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Surgery of the Psyche: Why People Choose Aesthetic Facial Surgery

By Dr. Bryan C Mendelson
Posted: 4th June 2014 17:46
Aesthetic plastic surgery deals directly with the emotional wellbeing of the patient.  This is rarely written about, but it’s the underlying reality of the plastic surgery office and the reason people choose to have surgery.  ‘Surgery of the psyche’ as one surgeon called it, but his observation was not new.  These words, written over 400 years ago, hang in my surgery: ‘We restore, repair and make whole those parts of the face which nature has not given, or which fortune has taken away.  Not so much that they may delight the eye, but that we should buoy up the spirit and help the mind of the afflicted.’  The author was Gaspare Tagliacozzi, known as the ‘father of plastic surgery.’  He practiced in the Sixteenth Century.
This is a surprise to many, even to young surgeons who enter the specialty brandishing their newly honed surgical kills, and quickly learn that you cannot operate on someone’s face without operating on their emotional wellbeing and social persona as well.  You are dealing with the very core of a person; their identity, confidence and self-esteem.  As surgeons, they will spend a large part of every week listening to people, their life stories, the deep feelings they have about their appearance and the way they are affected by it. 
It goes to the very heart of why people choose to have aesthetic facial surgery in the first place.  In this article, we look at just one area of aesthetic surgery – facial ageing and rejuvenation surgery – to see more closely the relationship between facial ageing (a physical change), psychological health (affected by the change) and the (often reluctant) decision to have surgery.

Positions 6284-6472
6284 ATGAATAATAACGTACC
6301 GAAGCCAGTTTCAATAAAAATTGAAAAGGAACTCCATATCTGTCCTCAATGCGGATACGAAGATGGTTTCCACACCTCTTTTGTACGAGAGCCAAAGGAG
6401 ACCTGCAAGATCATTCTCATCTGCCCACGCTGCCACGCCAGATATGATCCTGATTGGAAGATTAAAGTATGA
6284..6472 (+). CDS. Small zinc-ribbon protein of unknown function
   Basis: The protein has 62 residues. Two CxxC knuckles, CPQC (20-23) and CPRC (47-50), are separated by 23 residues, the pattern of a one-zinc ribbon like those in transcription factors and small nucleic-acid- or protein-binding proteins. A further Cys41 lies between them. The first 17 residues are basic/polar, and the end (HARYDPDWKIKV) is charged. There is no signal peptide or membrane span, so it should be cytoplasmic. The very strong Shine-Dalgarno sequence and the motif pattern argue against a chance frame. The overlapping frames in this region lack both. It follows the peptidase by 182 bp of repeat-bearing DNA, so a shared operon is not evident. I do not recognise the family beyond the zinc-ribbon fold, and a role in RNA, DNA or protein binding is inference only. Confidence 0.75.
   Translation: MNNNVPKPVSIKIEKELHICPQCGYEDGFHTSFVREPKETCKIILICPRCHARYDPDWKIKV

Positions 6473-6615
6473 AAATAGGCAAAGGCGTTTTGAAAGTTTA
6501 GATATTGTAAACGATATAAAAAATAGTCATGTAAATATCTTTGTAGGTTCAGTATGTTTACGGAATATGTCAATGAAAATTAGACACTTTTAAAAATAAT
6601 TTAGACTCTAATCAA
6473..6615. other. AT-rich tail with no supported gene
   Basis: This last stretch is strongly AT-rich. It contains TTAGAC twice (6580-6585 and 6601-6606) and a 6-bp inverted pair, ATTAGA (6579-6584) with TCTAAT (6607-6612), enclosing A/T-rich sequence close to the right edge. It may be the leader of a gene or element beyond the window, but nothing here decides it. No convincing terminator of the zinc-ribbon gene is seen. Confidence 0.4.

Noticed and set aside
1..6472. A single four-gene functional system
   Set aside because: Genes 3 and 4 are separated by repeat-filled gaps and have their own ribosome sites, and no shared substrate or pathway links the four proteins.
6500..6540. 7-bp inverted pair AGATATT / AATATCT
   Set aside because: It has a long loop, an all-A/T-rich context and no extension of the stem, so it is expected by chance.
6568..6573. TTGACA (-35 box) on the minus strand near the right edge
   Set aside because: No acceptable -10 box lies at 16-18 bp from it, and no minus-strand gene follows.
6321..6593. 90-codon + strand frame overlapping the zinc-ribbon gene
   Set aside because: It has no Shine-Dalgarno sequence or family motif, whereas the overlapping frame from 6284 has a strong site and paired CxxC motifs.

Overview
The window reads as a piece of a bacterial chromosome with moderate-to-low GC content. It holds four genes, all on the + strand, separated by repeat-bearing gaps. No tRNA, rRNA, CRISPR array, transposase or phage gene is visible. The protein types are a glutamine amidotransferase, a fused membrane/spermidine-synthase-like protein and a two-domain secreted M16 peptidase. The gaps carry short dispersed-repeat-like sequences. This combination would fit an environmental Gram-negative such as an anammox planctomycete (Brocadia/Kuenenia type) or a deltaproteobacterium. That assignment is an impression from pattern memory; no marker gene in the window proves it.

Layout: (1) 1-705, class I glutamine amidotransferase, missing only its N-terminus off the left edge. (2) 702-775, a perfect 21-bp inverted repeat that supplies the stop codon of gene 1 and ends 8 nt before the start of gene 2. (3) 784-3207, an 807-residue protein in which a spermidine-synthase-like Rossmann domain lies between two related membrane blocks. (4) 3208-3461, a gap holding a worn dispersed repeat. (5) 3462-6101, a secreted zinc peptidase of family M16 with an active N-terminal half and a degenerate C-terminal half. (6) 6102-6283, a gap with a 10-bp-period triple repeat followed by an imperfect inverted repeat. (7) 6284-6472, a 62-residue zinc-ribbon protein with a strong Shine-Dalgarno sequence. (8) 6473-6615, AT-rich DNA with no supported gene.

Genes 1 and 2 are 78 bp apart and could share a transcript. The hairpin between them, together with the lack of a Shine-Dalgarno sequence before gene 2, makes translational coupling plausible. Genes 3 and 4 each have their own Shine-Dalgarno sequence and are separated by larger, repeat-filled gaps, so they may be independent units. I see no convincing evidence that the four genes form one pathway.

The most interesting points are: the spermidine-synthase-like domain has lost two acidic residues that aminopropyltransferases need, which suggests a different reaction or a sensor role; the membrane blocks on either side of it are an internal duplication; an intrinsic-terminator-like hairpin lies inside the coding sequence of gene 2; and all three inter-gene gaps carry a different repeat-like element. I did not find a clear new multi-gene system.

Firstly, and contrary to commonly held belief, people seeking rejuvenation are rarely denying their age, or hoping that surgery will miraculously return them to youth.  They tend to be healthy people involved in the world and often at the peak of their activity. 
Having spent their life not thinking a lot about the way they look, ageing has surprised them, revealing the importance of their face in daily life and to their sense of who they are.  For many, it’s a sudden confrontation with the idea that looks really do matter.  This is the psychological reality of facial ageing - invariably underestimated by those who have yet to experience it.
Let’s look at it more closely.  Facial ageing appears in middle age, or even earlier, bringing a look of tiredness or despondency.  This is due to sagging facial tissues and it is frequently described by people as being like a mask over their face, ‘the mask of ageing.’ It’s at this point that people begin to feel less certain that facial ageing can be shrugged off.
The loss of confidence which accompanies this is damaging to a degree that people could never have believed when they were younger.  Mostly, people liked the face which has now become obscured and its loss forms part of the grieving which can accompany the loss of youth.  They also lament losing a face which told people more about them than just their age: they start to notice other people speaking to them differently based on their appearance, and women commonly report feeling ‘invisible’ in social situations. 
We judge people by their face, whether we’re meeting someone for the first time at a party, or choosing a politician.  It’s a natural and human thing to do, and in the past was a key part of our survival.  Because our face presents itself first, before anything else is revealed, there are many situations and encounters where it may matter even more than what lies beneath.  When that face no longer reflects the real you, when you feel vital and happy but look tired or downcast, it’s a profound misalignment.